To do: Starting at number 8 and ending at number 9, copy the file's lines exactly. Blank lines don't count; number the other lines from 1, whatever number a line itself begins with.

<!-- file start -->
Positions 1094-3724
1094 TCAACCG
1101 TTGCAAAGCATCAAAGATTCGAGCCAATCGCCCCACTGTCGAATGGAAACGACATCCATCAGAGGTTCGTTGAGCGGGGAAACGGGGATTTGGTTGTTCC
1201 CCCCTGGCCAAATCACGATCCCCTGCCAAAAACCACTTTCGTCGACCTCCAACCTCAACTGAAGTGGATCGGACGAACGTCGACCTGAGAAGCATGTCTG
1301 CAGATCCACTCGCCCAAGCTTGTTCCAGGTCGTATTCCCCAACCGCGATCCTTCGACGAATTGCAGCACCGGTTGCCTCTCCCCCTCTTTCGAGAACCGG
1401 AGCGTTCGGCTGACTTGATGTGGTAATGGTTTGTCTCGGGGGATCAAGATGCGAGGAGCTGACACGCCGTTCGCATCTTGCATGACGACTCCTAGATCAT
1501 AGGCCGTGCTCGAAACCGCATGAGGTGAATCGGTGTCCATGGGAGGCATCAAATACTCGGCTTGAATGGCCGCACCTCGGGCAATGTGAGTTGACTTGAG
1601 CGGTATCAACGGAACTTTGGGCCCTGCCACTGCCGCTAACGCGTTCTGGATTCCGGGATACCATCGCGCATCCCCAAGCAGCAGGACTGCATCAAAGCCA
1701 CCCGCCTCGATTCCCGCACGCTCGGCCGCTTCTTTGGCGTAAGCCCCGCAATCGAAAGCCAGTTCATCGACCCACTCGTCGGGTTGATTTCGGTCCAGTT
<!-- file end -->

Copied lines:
1601 CGGTATCAACGGAACTTTGGGCCCTGCCACTGCCGCTAACGCGTTCTGGATTCCGGGATACCATCGCGCATCCCCAAGCAGCAGGACTGCATCAAAGCCA
1701 CCCGCCTCGATTCCCGCACGCTCGGCCGCTTCTTTGGCGTAAGCCCCGCAATCGAAAGCCAGTTCATCGACCCACTCGTCGGGTTGATTTCGGTCCAGTT